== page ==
Beecher’s defense argued that the jury must decide to acquit their client in order to preserve social civility. In his closing argument, one defense lawyer argued that Tilton’s suit attacked everything that held sociey together. “It is that the favored, approved, tried, best results of this social scheme of ours, which includes marriage, and of this religious fatih of ours, which adopts Christianity, is false to the core.” Even if these activities may be going on in families and no one knows anyhing about it, “shall we then discard all this, shall we believe . . . That there is not necessary connection between character and conduct?”

Elizabeth Tilton

Elizabeth Tilton, as the plaintiff’s spouse, was not allowed to testify, though she appeared in court every day. One reporter described Elizabeth as “a small, fragile woman, dark complexion, low in stature, girlish in look, her hair parted in the center and falling in ringlets behind — looking . . . Like a schoolgirl of eighteen.”


The jury deliberated for eight days, casting 52 ballots. Nine jurors thought Beecher was innocent; three thought he was guilty. Thus was Henry Ward Beecher acquitted of the charges.

The Aftermath

To solidify his position, Beecher requested Plymouth Church to conduct a second investigation into events. Once again, he was exonorated. In fact, due to his legal expensives, Plymouth Church voted to give Beecher a raise of $100,000.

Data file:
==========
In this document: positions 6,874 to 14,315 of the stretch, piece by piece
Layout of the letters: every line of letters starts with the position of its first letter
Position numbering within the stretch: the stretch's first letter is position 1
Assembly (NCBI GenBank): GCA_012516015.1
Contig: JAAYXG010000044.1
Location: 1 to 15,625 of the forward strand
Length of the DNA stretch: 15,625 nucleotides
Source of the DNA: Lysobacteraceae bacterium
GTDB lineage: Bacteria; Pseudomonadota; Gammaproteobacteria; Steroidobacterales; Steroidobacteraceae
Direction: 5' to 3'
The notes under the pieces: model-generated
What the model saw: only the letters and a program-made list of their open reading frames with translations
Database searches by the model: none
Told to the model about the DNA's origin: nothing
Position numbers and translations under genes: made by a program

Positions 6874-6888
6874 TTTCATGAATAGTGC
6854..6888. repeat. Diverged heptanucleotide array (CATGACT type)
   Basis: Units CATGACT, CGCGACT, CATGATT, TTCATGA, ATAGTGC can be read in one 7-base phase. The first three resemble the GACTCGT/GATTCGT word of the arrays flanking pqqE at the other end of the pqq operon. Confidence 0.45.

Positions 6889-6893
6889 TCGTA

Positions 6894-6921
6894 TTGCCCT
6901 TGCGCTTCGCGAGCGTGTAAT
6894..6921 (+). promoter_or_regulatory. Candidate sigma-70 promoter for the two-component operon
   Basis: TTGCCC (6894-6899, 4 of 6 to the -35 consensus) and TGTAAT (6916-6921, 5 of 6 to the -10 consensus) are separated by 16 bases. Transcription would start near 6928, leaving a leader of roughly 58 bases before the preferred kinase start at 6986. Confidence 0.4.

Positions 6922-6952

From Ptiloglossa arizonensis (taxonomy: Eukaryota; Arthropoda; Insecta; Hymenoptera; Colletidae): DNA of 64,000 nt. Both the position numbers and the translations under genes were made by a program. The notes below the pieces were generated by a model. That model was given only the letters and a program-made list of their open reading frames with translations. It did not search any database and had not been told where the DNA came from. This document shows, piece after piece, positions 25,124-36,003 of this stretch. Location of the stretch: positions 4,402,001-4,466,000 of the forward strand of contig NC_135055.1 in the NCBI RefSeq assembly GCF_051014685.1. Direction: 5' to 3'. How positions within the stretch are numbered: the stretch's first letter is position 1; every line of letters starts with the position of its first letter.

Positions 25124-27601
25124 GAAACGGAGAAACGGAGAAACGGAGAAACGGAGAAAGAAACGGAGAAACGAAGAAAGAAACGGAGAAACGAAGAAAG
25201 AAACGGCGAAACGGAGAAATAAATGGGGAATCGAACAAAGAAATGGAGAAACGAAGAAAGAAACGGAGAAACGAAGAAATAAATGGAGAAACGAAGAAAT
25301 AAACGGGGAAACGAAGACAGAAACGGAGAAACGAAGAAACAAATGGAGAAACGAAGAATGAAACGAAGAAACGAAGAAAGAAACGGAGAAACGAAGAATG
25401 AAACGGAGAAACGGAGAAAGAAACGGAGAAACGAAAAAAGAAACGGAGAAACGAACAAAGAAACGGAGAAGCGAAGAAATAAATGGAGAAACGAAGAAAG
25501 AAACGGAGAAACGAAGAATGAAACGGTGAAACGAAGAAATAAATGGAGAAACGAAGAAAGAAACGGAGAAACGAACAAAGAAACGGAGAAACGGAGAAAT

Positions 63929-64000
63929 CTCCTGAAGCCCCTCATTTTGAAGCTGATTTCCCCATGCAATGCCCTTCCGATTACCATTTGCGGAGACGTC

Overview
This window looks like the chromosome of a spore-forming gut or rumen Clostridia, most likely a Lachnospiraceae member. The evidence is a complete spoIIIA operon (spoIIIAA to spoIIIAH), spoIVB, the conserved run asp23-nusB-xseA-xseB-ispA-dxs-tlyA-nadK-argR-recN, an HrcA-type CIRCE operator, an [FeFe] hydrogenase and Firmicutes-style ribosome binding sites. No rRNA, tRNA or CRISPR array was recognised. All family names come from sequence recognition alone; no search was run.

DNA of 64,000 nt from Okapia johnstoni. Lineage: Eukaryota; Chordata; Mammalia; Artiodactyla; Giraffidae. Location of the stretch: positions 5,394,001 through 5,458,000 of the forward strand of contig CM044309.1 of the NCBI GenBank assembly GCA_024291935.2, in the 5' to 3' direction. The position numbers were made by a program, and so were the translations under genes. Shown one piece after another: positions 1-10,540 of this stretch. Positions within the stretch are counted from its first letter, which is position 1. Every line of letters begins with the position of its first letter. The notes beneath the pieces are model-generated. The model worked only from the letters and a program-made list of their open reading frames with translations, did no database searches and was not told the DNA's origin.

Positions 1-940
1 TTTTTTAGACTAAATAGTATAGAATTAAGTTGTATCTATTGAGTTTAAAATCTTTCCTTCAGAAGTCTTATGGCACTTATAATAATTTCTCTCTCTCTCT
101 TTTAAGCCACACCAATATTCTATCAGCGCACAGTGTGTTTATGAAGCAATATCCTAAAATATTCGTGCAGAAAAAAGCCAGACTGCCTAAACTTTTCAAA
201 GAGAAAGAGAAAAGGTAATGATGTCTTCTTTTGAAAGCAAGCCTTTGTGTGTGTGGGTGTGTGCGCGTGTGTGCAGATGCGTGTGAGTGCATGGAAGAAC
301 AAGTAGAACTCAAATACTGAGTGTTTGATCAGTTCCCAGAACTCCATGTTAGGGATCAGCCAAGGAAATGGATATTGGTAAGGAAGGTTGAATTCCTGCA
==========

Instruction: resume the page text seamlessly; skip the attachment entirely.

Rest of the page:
In 1878, Elizabeth Tilton, now separated from her husband, publicly admitted to having an affair with Henry Ward Beecher. Plymouth Church immediately dismissed her from their congregation. Theodore Tilton, unable to find work, moved to Paris.

Questions Remain

Was Beecher maliciously accused, or was he a hypocrite?

Was Tilton an innocent husband devasted by his wife’s betrayal, or simply out to destroy Beecher?

And what of Elizabeth Tilton?

Was she a pious, pure wife or a weak woman who capitulated to Beecher and then lied about it? Who was she anyway? Some researchers suggest that, to a certain extent, she may have been an abused wife – a woman whose husband intimidated her and subjected her to verbal abuse.

In the public letter Elizabeth wrote to the New York Times in April 1878, she admitted her part in the scandal:
“I now solemnly affirm that the charge brought by my husband of adultery between myself and the Rev. Henry Ward Beecher, was true and that the life I had lived so well the last four years has become intolerable to me.”*

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*Elizabeth’s letter quoted in Carol Kolmerten. “Learning and Research with Students: The Example of the Tilton/Beecher Scandal.” Journal of the National Collegiate Honors Council. Spring 2000.


Elizabeth Tilton, 1875.

Henry Ward Beecher

Theodore Tilton, 1875.

Testimony in Beecher-Tilton Scandal Case by James E. Cook. 1875.

“The Only Thing He Won’t Kiss” 1875.

Elizabeth Tilton

Laura Hanft Korobkin. “The Maintenance of Mutual Confidence: Sentimental Strategies at the Adultery Trial of Henry Ward Beecher. Yale Journal of Law & the Humanities, Vol 7, Issue 1, 1995.

Robert Shaplen. “The Beecher-Tilton Affair. New Yorker. June 4, 1954.

Author Sandra Wagner Wright

Sandra Wagner-Wright holds the doctoral degree in history and taught women’s and global history at the University of Hawai`i. Sandra travels for her research, most recently to Salem, Massachusetts, the setting of her new Salem Stories series. She also enjoys traveling for new experiences. Recent trips include Antarctica and a river cruise on the Rhine from Amsterdam to Basel.

 Sandra particularly likes writing about strong women who make a difference. She lives in Hilo, Hawai`i with her family and writes a blog relating to history, travel, and the idiosyncrasies of life.